Norton: Thanksgiving leftoverers could be toxic for your pet (letter)
A lot of Thanksgiving traditions revolve around food. But our pets should not eat the holiday meal.
Thanksgiving dinner has a lot of rich and fatty foods, such as turkey skin, pan drippings and gravy. In pets, these can cause vomiting and diarrhea. The worst case scenario for a pet that gets into fatty foods is a problem called pancreatitis. This is an inflammation of the pancreas, and it can be life threatening. Signs of pancreatitis are lethargy, abdominal pain, vomiting and diarrhea.
Some of our foods are actually toxic to pets, such as onions, grapes, raisins, xylitol and chocolate. Onions affect cats more than dogs, but, in both species, it can damage red blood cells. Grapes and raisins can cause kidney failure in dogs. Xylitol is found in sugar-free products and can cause a life threatening drop in blood sugar. Chocolate is toxic to both cats and dogs. Dogs are more likely to eat enough chocolate to cause symptoms.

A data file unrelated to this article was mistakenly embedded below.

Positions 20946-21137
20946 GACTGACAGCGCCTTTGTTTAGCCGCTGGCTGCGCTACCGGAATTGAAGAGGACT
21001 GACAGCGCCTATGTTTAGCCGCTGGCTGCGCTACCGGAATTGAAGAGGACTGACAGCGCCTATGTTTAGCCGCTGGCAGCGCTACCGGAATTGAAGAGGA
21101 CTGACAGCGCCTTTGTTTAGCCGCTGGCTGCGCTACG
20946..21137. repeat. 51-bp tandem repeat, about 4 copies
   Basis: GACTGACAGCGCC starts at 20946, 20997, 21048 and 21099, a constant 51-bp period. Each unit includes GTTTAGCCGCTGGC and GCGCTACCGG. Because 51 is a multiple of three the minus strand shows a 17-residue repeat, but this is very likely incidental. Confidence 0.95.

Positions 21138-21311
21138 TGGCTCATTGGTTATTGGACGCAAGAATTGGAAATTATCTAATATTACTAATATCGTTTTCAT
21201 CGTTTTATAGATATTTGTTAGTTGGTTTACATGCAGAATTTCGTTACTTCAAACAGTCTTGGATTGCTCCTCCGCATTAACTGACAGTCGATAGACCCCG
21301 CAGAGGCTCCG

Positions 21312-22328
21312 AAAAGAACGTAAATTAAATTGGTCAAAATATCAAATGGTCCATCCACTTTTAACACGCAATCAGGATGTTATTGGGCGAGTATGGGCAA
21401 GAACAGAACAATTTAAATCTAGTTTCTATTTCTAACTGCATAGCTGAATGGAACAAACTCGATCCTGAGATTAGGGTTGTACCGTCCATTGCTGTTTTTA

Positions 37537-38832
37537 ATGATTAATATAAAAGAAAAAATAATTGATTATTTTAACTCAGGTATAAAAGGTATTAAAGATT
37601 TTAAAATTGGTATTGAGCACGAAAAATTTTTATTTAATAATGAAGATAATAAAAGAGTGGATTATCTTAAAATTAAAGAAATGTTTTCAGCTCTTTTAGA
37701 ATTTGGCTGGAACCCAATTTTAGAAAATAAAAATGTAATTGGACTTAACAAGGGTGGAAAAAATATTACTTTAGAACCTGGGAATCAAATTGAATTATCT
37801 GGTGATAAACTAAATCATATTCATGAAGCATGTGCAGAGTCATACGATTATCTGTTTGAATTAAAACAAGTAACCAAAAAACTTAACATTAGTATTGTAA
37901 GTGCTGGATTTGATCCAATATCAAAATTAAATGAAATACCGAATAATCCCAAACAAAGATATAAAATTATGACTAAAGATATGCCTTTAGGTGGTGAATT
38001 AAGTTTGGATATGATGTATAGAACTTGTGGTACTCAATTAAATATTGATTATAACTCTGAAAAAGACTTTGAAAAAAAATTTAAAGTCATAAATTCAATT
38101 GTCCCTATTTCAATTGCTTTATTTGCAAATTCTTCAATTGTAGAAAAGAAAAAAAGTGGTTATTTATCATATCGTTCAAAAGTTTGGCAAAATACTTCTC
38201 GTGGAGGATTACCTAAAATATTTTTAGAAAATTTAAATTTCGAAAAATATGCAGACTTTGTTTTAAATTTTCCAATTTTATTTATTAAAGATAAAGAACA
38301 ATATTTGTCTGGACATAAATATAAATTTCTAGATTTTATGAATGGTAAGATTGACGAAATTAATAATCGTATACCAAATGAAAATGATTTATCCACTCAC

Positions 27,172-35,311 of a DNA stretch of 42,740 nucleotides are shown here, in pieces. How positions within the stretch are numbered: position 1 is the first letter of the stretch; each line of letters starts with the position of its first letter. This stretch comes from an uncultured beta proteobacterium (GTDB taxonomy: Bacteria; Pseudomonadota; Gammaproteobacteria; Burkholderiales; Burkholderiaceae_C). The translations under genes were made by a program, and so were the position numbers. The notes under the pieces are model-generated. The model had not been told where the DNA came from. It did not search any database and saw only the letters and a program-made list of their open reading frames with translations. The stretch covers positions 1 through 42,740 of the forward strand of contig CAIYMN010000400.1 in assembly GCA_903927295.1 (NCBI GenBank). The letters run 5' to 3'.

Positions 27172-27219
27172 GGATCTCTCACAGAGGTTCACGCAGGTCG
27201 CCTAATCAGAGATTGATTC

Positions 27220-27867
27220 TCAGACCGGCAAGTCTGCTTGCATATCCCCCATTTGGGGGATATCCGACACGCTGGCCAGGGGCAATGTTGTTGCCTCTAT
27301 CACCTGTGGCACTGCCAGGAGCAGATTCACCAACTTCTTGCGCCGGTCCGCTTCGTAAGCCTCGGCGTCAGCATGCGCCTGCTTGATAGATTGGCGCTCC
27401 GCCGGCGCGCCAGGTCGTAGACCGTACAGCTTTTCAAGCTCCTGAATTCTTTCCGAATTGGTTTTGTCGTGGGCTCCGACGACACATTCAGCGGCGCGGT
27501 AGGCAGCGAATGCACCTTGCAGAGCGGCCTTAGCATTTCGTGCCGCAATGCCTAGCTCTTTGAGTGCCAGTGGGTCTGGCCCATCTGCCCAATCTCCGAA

Another hazard is toothpicks, strings or skewers that were used to cook a turkey. Dogs tend to eat first and ask questions later, so they might eat something that is not digestible. In that case, it may require surgery to retrieve the foreign item.
Cooked poultry bones are really dangerous to pets. They splinter when they are chewed. The sharp pieces of bone can perforate though the wall of the stomach or intestines and cause infection in the abdomen. This is life threatening and will require surgery to remove the bone pieces and clean up the infection.
If you want to treat your pet, safe food items are a small amount of skinless turkey or some unbuttered green beans or carrots.
It may be safest to remove temptations for your pet by having him crated or gated so that he doesn’t have access to food. That will also keep each of your family members from giving your pet “just a little treat.”
Be sure that garbage cans are secure or out of reach when they contain leftovers from your meal.
If you have any questions about your pet’s health, please contact your veterinarian.
The holiday message is: stuff your turkey, not your pet!
Dr. Gretchen Norton
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